When the Envy Corps stopped by its nearby Clear Channel-owned radio station last year, the rock quartet had designs on hearing its music on a Sunday-evening local music show. The act didn't dream it w

When the Envy Corps stopped by its nearby Clear Channel-owned radio station last year, the rock quartet had designs on hearing its music on a Sunday-evening local music show. The act didn't dream it would become one of the station's top songs of 2006. After all, the band's single "Rhinemaidens" is a delicately breezy slice of indie pop, with a slight touch of strings, whispy vocals and a slow-burning guitar melody.

The cut would fit comfortably alongside a Death Cab for Cutie or Shins song, but Ames, Iowa, station KCCQ (105.1) is more accustomed to rocking with such acts as Nickelback and Red Hot Chili Peppers. As guitarist Brandon Darner notes, to the college town of Ames—about 25 miles outside of Des Moines—local music is largely centered around metal act Slipknot. (Darner himself played in a band called To My Surprise with Slipknot founder Shawn Crahan.)

"Slipknot certainly gave some people the idea that they could do this, too," Darner says. "There's a lot of bands that spawned from them, but they're mostly heavy bands. There aren't many bands doing what we are doing, at least not with any kind of success."

Success is starting to come quickly to the Envy Corps. "Rhinemaidens" graduated from KCCQ's Sunday program to heavy rotation in a matter of days.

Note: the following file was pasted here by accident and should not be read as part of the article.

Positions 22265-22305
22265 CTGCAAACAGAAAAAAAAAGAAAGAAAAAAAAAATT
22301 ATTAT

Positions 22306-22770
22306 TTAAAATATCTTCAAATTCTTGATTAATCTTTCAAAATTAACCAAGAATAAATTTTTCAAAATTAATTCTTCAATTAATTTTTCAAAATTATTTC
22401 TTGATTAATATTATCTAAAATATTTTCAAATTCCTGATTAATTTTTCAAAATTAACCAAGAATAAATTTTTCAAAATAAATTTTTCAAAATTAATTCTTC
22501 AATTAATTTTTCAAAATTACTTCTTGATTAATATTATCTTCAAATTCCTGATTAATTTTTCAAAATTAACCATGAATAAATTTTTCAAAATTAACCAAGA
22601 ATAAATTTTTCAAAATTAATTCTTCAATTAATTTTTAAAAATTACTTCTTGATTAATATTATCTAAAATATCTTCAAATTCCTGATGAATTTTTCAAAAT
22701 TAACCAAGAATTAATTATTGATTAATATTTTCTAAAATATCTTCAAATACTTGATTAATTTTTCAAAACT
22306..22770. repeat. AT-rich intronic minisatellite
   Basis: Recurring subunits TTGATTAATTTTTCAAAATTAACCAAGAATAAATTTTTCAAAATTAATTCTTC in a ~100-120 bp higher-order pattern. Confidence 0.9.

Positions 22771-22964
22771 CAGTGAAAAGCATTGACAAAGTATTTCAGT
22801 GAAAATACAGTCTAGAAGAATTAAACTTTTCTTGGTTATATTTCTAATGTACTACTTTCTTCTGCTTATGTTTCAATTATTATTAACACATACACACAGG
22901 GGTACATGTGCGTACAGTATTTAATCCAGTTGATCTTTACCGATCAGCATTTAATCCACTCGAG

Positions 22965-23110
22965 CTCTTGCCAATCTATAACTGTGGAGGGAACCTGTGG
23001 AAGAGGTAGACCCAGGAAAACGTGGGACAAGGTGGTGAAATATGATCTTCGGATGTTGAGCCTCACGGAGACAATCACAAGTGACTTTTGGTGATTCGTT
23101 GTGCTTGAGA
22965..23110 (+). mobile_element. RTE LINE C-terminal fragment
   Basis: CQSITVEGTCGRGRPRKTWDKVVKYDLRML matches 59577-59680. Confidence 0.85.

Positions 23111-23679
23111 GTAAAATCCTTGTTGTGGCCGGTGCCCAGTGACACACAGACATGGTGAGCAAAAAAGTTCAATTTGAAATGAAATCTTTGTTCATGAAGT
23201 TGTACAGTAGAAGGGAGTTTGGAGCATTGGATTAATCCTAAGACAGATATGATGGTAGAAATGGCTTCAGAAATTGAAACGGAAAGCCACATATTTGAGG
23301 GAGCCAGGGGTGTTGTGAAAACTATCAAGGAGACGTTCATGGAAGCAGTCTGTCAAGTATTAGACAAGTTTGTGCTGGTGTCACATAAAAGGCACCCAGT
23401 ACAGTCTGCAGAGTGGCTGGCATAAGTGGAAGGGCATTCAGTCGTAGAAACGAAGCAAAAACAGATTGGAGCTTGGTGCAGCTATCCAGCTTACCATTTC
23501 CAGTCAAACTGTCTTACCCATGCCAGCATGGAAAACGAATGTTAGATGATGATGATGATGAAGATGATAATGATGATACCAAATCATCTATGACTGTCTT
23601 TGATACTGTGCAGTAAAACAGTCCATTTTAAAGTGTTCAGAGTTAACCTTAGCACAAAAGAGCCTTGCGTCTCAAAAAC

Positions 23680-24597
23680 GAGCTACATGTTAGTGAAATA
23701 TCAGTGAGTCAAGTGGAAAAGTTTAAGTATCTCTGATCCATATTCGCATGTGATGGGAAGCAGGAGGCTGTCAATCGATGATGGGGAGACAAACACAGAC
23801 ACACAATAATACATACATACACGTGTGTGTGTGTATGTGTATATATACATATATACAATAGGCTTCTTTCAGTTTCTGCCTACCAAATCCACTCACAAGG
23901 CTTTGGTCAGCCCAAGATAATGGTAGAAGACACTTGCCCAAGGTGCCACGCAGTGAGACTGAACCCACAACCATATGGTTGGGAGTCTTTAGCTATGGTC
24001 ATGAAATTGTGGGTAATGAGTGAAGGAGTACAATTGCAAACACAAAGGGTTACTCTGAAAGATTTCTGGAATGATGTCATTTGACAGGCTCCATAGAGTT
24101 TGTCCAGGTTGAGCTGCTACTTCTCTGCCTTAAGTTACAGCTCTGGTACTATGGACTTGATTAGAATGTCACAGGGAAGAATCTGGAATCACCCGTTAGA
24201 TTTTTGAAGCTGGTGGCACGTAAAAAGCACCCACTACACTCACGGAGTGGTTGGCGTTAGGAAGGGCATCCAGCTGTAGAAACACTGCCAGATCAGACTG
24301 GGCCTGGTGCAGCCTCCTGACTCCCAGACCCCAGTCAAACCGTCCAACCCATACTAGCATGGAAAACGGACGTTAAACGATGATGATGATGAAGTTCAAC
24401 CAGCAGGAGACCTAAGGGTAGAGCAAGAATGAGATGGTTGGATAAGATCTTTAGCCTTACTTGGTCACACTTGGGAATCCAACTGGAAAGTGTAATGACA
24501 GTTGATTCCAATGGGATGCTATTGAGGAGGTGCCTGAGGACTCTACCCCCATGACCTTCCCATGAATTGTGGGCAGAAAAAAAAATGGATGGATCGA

"We put that on, and it sounded different than a lot of the other hard rock we put on," operations manager Jamie Marchiori says. "Things just kind of snowballed from there. For such a long time, we would have listeners call the station and ask where they could get this, where they could find this in the stores."

A full-length should be done in May, but the band's local fans will have to buy it as an import. The Envy Corps are signed to U.K. label Vertigo Records—home to the Rapture, Dirty Pretty Things and Boy Kill Boy, among others—for every territory minus the United States.

Darner is hoping the band will have a better idea of its U.S. plans after the South by Southwest music conference in Austin (see story, page 33), where the Envy Corps will be playing multiple shows. "For us, it was just about finding a label interested in working with the band on our terms," Darner says. "We didn't have amazing specifics. Getting signed is hard, and we wanted a label that was really into the music."

Indeed, Darner attributes the Envy Corps signing first with an overseas label to the simple fact that Vertigo flew from England to Des Moines to see the band. "There were a lot of labels in New York or L.A. who contacted us, but we couldn't get them to fly to Des Moines," Darner says. "We were told there were no direct flights to Des Moines, just excuses like that."